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Bringing Boutique Festivals to the Beach

Successfully executing six back-to-back weeklong festivals in a Mediterranean climate requires stamina and technical expertise.

Tisno, Croatia—Tisno, an idyllic beach town along Croatia’s Adriatic coast, enjoys a relatively quiet existence for nine months of the year. However, as in many seaside locales in the country, summers bring a massive influx of festivalgoers reveling in the music of their favorite DJs in the brilliant sunshine on the beach and at sea. Tisno’s particular appeal is an intimate festival site (2,500 capacity, nearly matching the population of the town itself) comprising four beachside stages, two boats with stacked sound systems and a nearby after-hours club for the nocturnally inclined. The site hosts six summertime festivals, each lasting five to eight days and spanning different sub-genres of electronic music. Things kicked off in late June this year with the house- and disco-fueled Love International.

Successfully executing six back-to-back weeklong festivals in a Mediterranean climate (read: water, sand, salt corrosion, dust, blistering sun) requires stamina and technical expertise, and the site’s sound designer, Kim Lewis, has tackled Tisno annually for the last decade. His team of nine freelance audio pros handles the sound reinforcement for all six festivals, supported by a Funktion-One-heavy kit list that has withstood both the elements and the test of time.

“When I started doing these Croatian festivals, my team inherited a pile of gear and we were told to make do with what we were given,” says Lewis. “Some of these Funktion-One boxes you hear today are from that very same pile, and they still sound pristine.”

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Lewis’ bronzed tan is a reminder of just how close this place is to the sun, but there’s little wear on the Funktion-One cabinets or degradation in the quality of their output, and that’s no small feat in this salty, dusty, UV-drenched environment. While deep-cleaning is required after each season, the systems have survived other aspects as well. “The gear truck showed up this year with three Funktion-One Resolution 4 speakers vertically ratchet-strapped to each other,” he recalls. “The truck parked on a very slight tilt, and when the driver undid the strap, they tumbled off the truck and bounced off each other on the way down. The waveguide on one of them was destroyed, and the company was very expedient in getting us a replacement, but afterward I couldn’t help myself and tested all three boxes’ drivers. They all worked flawlessly; none of the magnets were knocked out of alignment. We couldn’t believe it!”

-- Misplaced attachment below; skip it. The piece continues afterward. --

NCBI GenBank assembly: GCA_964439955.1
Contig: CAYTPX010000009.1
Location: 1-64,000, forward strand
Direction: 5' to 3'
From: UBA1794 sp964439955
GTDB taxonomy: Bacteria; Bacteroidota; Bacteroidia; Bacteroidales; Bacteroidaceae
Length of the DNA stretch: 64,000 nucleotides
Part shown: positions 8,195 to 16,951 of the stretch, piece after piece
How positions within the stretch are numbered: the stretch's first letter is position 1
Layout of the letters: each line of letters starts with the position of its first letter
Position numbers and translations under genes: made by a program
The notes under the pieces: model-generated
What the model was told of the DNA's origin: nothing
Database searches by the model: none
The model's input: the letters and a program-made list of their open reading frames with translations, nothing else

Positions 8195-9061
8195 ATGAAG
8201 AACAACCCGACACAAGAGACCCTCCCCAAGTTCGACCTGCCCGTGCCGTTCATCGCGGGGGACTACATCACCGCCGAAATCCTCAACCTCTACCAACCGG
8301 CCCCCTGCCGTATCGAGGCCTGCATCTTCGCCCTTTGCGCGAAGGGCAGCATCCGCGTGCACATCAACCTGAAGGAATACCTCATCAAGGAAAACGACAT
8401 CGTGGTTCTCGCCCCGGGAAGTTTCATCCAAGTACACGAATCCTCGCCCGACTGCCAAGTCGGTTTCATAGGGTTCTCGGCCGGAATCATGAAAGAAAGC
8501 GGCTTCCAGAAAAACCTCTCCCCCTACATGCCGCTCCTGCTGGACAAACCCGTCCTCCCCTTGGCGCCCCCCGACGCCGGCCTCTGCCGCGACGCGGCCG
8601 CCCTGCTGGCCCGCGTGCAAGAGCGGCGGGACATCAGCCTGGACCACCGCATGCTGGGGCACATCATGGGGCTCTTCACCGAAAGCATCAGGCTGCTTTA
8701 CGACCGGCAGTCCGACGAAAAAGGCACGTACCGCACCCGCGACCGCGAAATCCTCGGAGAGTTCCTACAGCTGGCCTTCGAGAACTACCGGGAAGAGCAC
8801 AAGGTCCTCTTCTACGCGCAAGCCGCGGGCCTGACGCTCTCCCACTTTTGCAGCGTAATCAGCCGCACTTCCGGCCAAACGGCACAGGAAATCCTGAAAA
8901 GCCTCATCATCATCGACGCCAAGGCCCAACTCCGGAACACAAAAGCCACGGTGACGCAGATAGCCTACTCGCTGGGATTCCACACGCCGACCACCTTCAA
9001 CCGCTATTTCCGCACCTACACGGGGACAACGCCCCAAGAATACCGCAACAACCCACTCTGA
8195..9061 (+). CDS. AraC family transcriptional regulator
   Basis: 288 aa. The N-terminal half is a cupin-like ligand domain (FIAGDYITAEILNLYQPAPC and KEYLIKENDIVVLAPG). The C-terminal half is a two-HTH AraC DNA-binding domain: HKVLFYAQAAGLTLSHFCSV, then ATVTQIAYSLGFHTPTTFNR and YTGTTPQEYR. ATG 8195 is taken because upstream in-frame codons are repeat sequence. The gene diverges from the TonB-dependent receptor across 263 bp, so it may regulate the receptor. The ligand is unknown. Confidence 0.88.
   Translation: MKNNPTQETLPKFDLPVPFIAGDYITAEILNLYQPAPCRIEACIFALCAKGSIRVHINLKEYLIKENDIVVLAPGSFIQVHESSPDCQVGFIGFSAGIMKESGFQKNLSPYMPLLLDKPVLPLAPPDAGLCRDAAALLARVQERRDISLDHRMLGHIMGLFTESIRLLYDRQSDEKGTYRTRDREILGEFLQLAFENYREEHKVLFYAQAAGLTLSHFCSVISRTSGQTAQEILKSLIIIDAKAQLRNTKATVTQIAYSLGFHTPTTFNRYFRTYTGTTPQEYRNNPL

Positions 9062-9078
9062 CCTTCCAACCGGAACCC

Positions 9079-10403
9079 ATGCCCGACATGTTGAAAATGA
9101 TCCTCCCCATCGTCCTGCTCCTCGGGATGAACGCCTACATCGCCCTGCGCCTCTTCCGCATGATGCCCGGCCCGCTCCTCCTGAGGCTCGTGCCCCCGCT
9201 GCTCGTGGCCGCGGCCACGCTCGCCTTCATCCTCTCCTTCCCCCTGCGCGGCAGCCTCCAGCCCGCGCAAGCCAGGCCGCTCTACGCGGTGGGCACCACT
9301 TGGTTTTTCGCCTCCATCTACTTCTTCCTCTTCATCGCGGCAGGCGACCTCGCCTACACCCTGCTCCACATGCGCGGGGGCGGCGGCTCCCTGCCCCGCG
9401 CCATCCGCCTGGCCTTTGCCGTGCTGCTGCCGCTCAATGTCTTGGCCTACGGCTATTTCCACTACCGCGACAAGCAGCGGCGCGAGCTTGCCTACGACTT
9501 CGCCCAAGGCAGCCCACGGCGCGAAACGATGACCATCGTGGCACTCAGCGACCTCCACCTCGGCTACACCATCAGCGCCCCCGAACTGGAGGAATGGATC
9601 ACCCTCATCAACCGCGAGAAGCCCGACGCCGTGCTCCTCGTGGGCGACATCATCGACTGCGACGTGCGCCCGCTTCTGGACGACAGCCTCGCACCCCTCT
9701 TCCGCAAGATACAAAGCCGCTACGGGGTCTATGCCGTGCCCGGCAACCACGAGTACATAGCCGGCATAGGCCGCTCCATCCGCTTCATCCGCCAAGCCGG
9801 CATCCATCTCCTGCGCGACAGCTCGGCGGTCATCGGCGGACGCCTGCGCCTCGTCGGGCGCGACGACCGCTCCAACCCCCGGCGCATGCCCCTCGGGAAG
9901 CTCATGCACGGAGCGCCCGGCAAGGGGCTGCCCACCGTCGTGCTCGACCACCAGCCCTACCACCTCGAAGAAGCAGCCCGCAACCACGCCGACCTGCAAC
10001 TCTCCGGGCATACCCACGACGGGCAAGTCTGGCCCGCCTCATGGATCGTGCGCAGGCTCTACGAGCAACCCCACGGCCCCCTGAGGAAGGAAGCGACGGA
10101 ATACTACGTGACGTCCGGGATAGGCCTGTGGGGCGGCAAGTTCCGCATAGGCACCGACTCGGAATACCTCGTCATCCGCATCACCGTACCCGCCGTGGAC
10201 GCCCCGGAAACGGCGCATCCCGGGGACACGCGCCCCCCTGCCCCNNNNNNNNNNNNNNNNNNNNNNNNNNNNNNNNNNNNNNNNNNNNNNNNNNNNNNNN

While he’s the sound designer for the site, Lewis performs double-duty as FOH engineer for the Main Stage, where he uses an old-school 48-channel Midas Legend to mix through eight Resolution 4 and eight F218 subs, all powered by MC2 E45 amplifiers. He selected new Midas MR18 tablet-controlled rackmount mixers for the slightly smaller Beach Stage and Barbarella’s, the offsite after-hours club. The digital desks were additions to the kit this year, and Lewis points to them as a massive improvement over the previous years’ analog desks for their ability to adjust levels directly from the audience position.

“The biggest reason I love this site so much, and the festivals that appear here for the summer, is the intimacy,” says Lewis. “With other big festivals around the world, I’m front of house but just a face at the other end of the field to the DJs and performers. But with this place, the intimacy is significant enough that I often build relationships with these artists. That’s the best part, as I get to hear their feedback and incrementally improve every performance so that when they return the next year, I get to ensure their wishes are incorporated.”

Read more Pro Sound News stories about the music festival business.

As for the other stages, the 200-capacity Argonaughty boat is equipped with four Funktion-One F88s, Crown Macro-Tech amps and two custom Electro-Voice DeltaMax 218 subwoofers that take advantage of the boxes’ 90-degree dispersion to cover the open-air environment. Lewis also deployed eight non-custom E-V DeltaMax 218s at the open-air club.

“We’ve placed the four subs on the outer ring of the club upright, but the four in the middle are sideways, again providing that 90-degree dispersion. If we also position the outer subs on their sides, we receive complaints of excessive sub as it emerges straight out the side … but when upright, the vertical dispersion is perfectly balanced,” says Lewis. That careful balance keeps dancers moving from midnight to 6 a.m. night after night.

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With only 10 days of build leading up to nearly two straight months of performances, all outdoors and surrounded by every elemental severity a FOH engineer can think of, it is not your typical American festival format. Boutique-size festivals are becoming a global trend, however, so that influence may start being felt here, too. In the meantime, Lewis and his crew will be back at it next year, when the string of festivals returns to Tisno in early July.

Love International •